No one is immune to dental emergencies—they can happen to anyone at any time. If you ever face a dental emergency, it's crucial that you visit an emergency dentist as soon as possible. The dentist will provide a temporary remedy to ease your pain and/or prevent the escalation of your injury as you wait to see your regular dentist for a permanent solution.
There are many situations that constitute a dental emergency. Below are some common types of dental emergencies that emergency dentists typically handle.
If you've never experienced a toothache in your lifetime, consider yourself lucky. A toothache caused by an infection, disease or trauma can be excruciatingly painful.
Fortunately, there are home remedies for alleviating toothaches. If the toothache is accompanied by swelling, you can bring it down by gently pressing a cold compress against the outside of the affected area. Taking some painkillers from your drug cabinet can help with the pain. If the pain persists, it's advisable that you see a dentist for emergency dental care.
Bleeding from the mouth is an emergency dental problem that typically occurs due to trauma caused to the mouth, but it could also be a symptom of an acute or chronic oral condition, such as gingivitis or gum disease.
If you notice that blood won't stop coming from your mouth, you should try to stop the bleeding by placing some cotton gauze or a clean piece of cloth against the affected spot. If the bleeding won't stop, then you'll need to see an emergency dentist as soon as you can.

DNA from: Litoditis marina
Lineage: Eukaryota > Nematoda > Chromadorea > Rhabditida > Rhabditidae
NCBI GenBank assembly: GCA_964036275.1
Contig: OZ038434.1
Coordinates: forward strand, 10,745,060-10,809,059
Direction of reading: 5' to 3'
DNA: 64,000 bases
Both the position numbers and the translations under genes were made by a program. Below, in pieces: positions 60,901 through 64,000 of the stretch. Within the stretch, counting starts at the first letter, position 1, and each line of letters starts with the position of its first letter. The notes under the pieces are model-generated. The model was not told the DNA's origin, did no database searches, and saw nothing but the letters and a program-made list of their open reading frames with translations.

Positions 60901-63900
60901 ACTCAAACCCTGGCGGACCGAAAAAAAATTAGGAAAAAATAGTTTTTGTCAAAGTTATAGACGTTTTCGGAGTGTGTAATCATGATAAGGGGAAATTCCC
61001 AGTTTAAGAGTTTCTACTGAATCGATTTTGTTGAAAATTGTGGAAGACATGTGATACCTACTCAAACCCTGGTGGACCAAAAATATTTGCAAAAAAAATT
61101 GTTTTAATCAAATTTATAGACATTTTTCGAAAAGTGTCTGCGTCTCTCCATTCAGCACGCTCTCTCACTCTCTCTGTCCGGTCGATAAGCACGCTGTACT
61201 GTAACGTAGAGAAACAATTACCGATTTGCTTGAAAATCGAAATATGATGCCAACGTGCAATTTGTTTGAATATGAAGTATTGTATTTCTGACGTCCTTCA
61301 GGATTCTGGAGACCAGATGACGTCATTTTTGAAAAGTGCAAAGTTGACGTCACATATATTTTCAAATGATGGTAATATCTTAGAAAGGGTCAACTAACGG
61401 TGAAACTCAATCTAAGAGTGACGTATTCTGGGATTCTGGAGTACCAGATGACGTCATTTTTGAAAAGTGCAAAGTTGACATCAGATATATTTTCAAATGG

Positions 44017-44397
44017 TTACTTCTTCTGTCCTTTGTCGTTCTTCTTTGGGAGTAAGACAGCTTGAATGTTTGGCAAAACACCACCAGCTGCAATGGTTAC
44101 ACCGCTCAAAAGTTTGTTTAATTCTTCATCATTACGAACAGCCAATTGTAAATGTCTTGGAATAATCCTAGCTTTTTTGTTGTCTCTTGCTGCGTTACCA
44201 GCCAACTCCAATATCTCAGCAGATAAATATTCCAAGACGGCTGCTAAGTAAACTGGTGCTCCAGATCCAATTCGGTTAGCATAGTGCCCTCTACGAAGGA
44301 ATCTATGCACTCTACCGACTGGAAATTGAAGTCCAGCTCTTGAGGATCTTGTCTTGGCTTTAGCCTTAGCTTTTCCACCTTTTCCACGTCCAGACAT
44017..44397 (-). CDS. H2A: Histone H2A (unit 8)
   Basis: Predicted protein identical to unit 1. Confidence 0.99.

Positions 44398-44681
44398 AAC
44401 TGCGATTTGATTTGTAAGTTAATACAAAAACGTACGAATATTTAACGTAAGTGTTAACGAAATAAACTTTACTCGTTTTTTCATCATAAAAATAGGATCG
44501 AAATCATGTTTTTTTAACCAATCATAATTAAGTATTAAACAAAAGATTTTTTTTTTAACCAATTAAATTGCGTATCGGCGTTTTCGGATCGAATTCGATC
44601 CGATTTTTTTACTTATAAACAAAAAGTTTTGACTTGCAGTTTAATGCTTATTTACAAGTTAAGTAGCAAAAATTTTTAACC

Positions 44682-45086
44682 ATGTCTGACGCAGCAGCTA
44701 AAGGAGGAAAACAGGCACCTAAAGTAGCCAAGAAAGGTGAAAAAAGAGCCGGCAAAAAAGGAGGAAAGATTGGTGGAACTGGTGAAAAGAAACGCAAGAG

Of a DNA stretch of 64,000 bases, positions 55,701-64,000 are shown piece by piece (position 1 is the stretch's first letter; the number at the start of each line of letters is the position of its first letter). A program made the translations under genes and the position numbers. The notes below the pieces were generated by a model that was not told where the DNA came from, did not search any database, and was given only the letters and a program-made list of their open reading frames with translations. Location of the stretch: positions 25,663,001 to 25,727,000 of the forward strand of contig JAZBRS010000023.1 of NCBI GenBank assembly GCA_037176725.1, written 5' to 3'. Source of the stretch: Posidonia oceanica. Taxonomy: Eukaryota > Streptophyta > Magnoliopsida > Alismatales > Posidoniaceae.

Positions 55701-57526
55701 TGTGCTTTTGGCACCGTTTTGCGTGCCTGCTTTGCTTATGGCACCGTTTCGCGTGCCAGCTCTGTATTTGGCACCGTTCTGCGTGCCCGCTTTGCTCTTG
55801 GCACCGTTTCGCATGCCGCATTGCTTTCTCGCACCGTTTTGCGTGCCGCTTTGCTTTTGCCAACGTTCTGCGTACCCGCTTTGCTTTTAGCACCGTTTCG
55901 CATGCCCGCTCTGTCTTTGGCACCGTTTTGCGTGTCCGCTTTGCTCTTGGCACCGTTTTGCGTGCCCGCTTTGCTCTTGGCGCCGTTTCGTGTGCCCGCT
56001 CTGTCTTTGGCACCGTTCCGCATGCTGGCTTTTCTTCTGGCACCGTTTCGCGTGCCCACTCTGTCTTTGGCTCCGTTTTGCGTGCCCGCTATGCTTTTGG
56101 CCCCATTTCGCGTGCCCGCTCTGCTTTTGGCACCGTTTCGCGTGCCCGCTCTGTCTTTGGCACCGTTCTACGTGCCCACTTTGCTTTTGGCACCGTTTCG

Losing baby teeth is part of the natural process of growing into adulthood. While it's perfectly normal for young children's teeth to become loose and eventually fall out, no adult relishes the thought of having a loose tooth. This is because adult teeth won't be replaced by new teeth once they are lost.
If one of your teeth is loose due to an injury, you should seek out an emergency dentist so they can help you save the tooth.
Having a knocked-out tooth is one of the scariest emergency dental issues you may face. This is because the situation can result in the loss of a permanent tooth if not handled appropriately.
If one of your teeth ever gets knocked out of its sockets, you should stop any bleeding and try to insert the tooth back in its socket. If you can't put the tooth in on your own, put it in a jar of lukewarm milk and bring it with you when you see your emergency dentist.
The best way to deal with dental emergencies is to know first-aid steps for each situation and identify an emergency dentist that you can turn to in times of need beforehand.